· Sceptics who believe that Jesus did no miracles must explain how he quickly became portrayed as a spectacular miracle worker. The earliest strata of data in the NT (as identified by Form criticism) still has Jesus as a serious miracle worker. Compare the testimony of the very rigorous critical scholar J. Jeremias :
“Thus even when strict critical standards have been applied to the miracle stories, a demonstrably historical nucleus remains. Jesus performed healings which astonished his contemporaries. (New Testament Theology“, SCM:1971, p21)
· There are two main approaches a skeptic could take here. They could (and do) argue from the NT Apocrypha, that people over time attributed additional miracles to Jesus (and his followers), so why couldn’t the first writers have done the same; and from the Greek heroes, who over time were invested with miraculous powers (e.g. Alexander the Great).
· The argument from the NT apocrypha is actually seldom advanced in scholarly circles, due to the radically different character of those miracles, over against the NT miracles. Examples include the child Jesus miraculously lengthening a leg of a bed made in Joseph’s shop (Infancy Gospel of Thomas) or John effectively commanding the bedbugs to sleep peacefully in a corner of his room so that he might rest well (Acts of John 60-161) or the child Jesus turning other kids into goats because they wouldn’t play with him (The Arabic Infancy Gospel)! They differ so remarkably that the processes which generated them are not considered to be the same as those that produced the NT stories. What is most curious about these miracles, however, is that they are all ‘gap fillers’–they very rarely describe gospel miracles, but attempt to fill in the time gaps in the life of Christ and his first followers. This pattern is generally understood to mean that they recognized the authority and fixedness of the miracle traditions and wouldn’t take those head-on. (See the work of Achtemeier in Fiorenza’s Aspects of Religious Propaganda in Judaism and Early Christianity, Notre Dame: 1976, pp149ff.)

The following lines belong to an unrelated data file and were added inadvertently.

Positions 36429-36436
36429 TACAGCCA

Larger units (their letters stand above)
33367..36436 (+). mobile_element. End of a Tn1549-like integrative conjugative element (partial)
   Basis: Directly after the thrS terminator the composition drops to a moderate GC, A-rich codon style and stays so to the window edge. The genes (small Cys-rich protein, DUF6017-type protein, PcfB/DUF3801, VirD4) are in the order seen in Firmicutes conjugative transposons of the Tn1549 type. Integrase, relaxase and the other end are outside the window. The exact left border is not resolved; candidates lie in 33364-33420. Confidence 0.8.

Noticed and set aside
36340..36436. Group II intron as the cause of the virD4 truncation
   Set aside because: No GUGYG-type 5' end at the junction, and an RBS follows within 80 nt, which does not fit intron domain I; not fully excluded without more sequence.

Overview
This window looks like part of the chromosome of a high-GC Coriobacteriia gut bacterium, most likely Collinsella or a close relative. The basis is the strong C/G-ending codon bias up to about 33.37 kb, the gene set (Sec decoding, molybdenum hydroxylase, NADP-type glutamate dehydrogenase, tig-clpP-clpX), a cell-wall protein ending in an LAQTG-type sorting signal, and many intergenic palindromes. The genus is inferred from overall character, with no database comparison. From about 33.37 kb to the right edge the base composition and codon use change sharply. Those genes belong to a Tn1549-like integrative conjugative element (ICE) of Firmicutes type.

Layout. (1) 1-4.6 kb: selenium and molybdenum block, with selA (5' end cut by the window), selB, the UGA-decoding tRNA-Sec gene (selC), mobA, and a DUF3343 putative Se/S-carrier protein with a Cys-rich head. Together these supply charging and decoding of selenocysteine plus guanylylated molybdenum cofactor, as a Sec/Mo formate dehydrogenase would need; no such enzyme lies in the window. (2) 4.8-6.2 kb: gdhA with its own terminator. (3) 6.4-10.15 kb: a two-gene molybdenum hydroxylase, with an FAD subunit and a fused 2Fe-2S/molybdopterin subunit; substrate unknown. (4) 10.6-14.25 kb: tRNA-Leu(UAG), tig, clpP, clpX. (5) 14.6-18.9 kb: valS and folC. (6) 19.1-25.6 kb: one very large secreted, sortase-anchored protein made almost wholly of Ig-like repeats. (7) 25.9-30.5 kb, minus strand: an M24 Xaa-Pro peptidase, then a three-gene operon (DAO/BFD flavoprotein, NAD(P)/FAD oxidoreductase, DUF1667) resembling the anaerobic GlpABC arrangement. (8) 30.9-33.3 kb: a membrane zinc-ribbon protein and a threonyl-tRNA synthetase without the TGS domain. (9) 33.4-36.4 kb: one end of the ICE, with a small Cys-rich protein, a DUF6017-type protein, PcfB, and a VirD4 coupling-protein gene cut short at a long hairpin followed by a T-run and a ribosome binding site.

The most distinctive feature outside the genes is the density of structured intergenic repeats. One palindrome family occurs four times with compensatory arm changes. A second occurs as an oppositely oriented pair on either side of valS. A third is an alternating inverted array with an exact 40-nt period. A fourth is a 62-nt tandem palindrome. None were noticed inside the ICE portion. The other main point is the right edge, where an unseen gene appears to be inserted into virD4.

· Ancient Greek mythology is replete with examples of gods and men doing miracles, some very much like the ones in the Gospels. Alexander the Great, for example, was said to have been born of a virgin and to have been called a god (acc. to Plutarch). The earliest sources on Alexander depict him as ‘normal’ (i.e. Arrian of Nicomedia), but a millennium later he is a god. But in the gospels, the earliest strata still portray Christ as a miracle worker. The process called the ‘divine man’ motif has very few parallels with the gospel development (see Theissen’s Miracle Stories of the Early Christian Tradition, Fortress Press: 1983.), and many doubt if we can speak of a clear concept of the ‘divine man’ before the 2nd century A.D. –AFTER the NT was written (see David Tiede, The Charismatic Figure as Miracle Worker, Scholars Press: 1972). And the sheer time element from the events of Christ’s life to the first writings (I Thess around 50 ad) concerning that life are at the most 17 years! (some date James in the early 40’s–placing it within 5-7 years!). Not a lot of time for legends to grow from scratch. (More on this below…)
· (There are lesser-known parallels in some of the Jewish miracle workers in 1st century Jewry, but the differences in the miracle patterns (e.g. theirs were mostly rain-making and were done by God’s authority, versus Jesus’ wide variety of miracles[ on his OWN authority, without including rain-making] explain the general lack of following for this view.)
The argument that contradictions in parallel accounts render the events dubious (especially the resurrection). The myriad of details (e.g. sequence, # of angels, words) that are different in the accounts are advanced as evidence that they must have been fabrications.
· What is interesting about this, is that EVEN IF one buys the line that they are ‘real’ contradictions, then that fact would be a major piece of data IN FAVOR OF THE EVENT occurring! So the German Classical historian Hans Stier, cited by Staudinger (in The Trustworthiness of the Gospels, Handsel: 1981, p.77):
“The sources for the resurrection of Jesus, with their relatively big contradictions in details, present for the historian for this very reason a criterion of extraordinary credibility. For if that were the fabrication of a congregation or of a similar group of people, then the tale would be consistently and obviously complete. For that reason every historian is especially sceptical at that moment when an extraordinary happening is only reported in accounts which are completely free of contradictions.”
[Sounds like ‘extraordinary proof’ for ‘extraordinary claims’ to me!]
· And EVEN IF we allow a contradiction to exist, it would still not discredit the historical basis of the NT record of the event–according to standard historical method. (Cf. Mandelbaum in The Anatomy of Historical Knowledge, Johns Hopkins: 1972, p.172), on where contradictions arise in presumably historical texts:
“They do not usually undermine the basic structure of the account that has been building; they often contradict only specific items that a historian has previously accepted, and do not force a change in the general outline of the account.”